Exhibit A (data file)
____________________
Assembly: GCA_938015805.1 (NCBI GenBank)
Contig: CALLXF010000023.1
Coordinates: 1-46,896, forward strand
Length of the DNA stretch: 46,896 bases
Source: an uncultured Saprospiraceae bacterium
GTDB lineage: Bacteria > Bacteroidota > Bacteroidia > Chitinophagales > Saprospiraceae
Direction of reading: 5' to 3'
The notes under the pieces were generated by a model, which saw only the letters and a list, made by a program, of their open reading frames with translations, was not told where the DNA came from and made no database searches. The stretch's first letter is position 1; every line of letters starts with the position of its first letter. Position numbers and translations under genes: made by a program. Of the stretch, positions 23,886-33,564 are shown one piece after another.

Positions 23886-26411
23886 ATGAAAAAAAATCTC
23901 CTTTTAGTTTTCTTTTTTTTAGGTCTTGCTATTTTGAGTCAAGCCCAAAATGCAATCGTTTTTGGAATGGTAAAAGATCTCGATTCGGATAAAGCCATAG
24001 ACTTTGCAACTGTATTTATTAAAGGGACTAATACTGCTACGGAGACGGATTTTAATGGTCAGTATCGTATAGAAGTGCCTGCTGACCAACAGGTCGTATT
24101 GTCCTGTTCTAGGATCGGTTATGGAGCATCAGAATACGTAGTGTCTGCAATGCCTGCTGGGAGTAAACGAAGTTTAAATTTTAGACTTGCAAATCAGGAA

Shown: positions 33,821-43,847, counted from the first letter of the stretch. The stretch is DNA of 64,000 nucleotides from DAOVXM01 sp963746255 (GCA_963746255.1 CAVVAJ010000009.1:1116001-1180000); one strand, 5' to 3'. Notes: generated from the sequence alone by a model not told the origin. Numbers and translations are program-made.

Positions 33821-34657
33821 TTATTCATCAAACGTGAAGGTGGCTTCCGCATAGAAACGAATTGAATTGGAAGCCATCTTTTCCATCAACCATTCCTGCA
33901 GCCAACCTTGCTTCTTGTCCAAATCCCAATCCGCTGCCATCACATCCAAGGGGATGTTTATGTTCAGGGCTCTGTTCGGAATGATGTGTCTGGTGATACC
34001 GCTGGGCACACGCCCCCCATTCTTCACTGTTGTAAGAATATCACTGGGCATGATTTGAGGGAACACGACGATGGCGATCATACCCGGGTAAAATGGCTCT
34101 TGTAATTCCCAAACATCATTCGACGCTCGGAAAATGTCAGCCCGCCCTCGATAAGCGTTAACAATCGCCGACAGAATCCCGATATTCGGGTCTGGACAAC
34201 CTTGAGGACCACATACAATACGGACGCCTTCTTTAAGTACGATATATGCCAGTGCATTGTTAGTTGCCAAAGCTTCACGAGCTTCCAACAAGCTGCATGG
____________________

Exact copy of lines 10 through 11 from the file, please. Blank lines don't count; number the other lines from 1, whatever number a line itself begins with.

23886 ATGAAAAAAAATCTC
23901 CTTTTAGTTTTCTTTTTTTTAGGTCTTGCTATTTTGAGTCAAGCCCAAAATGCAATCGTTTTTGGAATGGTAAAAGATCTCGATTCGGATAAAGCCATAG